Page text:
After a hard week at work, surf-loving city dwellers head to the island of Cheung Chau to enjoy the waves, where Hong Kong’s Olympic windsurfing gold medalist Lee Lai-shan once trained. A popular year-round favourite with locals is Tung Wan Beach, with turquoise waters and charming night views of Aberdeen and Lamma Island. Give windsurfing, surfing and canoeing a go and whizz past unusual rock formations and the Mini Great Wall.
Sai Kung & Geo Park
Beyond Hong Kong’s glitzy façade, lies Hong Kong’s best-kept treasure – the northeast part of the New Territories, accessible only by sea are the nation’s true hidden gems. The relatively remote islands, rural villages, geological attractions (part of Hong Kong UNESCO Global Geopark) and unspoilt coastlines provide outstanding views and experiences of natural landscape, local ecological habitats and rural lifestyle; which reflect very much the diversity and contrast that Hong Kong offers.
As a major part of this region, Hong Kong UNESCO Global Geopark displays the most comprehensive stratigraphy of sedimentary rocks in Hong Kong, which includes extraordinary displays of 400-million-year-old Devonian sandstone and 55-million-year-old tertiary siltstone. The New Territories are rich in otherworldly land formations which are the result of geological and meterological erosion over time.
Kayaking at Bluff Island (Sha Tong Hau Shan) in Sai Kung
Explore scenic rock caves and reach out to beautiful parts of the Hong Kong coastline. Tucked away in Sai Kung Country Park, you can embark on an adventure to visit uninhabited islands and untouched beaches. Paddle through dramatic sea arches and past rocky caves while you marvel at Mother Nature’s architechture.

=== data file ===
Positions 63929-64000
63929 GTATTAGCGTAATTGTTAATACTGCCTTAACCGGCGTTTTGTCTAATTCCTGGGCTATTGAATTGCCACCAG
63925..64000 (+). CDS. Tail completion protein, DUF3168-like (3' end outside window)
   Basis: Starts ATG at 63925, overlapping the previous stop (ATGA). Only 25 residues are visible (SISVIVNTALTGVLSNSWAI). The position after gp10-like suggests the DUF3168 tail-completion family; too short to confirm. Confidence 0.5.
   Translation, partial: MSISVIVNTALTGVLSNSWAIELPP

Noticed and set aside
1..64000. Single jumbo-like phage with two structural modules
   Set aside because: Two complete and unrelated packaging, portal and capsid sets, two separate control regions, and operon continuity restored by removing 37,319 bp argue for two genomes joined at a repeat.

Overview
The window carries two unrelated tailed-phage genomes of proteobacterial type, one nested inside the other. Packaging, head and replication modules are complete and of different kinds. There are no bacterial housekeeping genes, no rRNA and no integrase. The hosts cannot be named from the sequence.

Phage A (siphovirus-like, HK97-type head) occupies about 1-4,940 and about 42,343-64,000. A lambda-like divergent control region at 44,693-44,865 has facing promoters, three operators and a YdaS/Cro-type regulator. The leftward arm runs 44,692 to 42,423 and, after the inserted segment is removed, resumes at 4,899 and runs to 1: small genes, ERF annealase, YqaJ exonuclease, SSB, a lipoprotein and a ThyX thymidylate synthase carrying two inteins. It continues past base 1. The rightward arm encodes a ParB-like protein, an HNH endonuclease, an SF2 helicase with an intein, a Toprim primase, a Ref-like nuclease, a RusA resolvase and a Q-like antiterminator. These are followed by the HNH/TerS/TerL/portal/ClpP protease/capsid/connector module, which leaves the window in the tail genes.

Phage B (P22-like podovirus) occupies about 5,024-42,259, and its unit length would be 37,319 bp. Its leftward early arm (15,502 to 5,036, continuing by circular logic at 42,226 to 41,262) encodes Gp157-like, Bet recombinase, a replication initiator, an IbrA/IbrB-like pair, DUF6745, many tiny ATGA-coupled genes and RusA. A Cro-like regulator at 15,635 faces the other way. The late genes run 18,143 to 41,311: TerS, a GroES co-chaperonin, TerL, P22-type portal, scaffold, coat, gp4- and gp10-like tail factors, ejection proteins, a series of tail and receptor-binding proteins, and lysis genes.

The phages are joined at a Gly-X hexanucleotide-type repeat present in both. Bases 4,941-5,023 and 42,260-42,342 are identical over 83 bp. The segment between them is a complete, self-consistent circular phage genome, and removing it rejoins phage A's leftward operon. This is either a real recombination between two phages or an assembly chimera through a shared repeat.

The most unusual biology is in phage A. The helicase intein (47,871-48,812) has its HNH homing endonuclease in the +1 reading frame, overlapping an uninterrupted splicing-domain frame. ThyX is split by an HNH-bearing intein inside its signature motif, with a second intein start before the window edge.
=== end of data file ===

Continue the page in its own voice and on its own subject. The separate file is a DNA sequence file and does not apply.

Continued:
Wakeboarding in Sai Kung
Have a need for speed? Want to feel the wind in your hair and adrenaline pumping in your veins? Try wakeboarding in the waters of Sai Kung Island. The sensation of trying to maintain your balance while you are being pulled by a speedboat is sure to get your heart racing.
Boat Cruise at Sai Kung Coastal Treasures
Take a boat cruise through Hebe Haven and Port Shelter in Sai Kung and sail to the Sai Kung East Country Park (part of the Hong Kong National Geopark). Enjoy spectacular views of hexagonal volcanic columns, sea caves, sea stacks and sea arches, as well as depositional landforms such as beaches and tombolos.You can also opt for a more rustic experience by touring the area by traditional wooden boats.
Paddle Boarding at Hoi Ha Beach
Take yourself on a tour of Hong Kong’s magnificent coastline over calm, clear waters at Hoi Ha Beach. With green mountains on the horizon, this designated Marine park allows views of wrecks, corals and other marine life to visitors. Due to the coral banks, it is best to glide over the area on paddle board rather than by boat which may potential damage coral or stir up the water and reduce visibility to the bottom.
Discover how to experience more of Hong Kong’s Summer offerings at www.discoverhongkong.com/eng/best/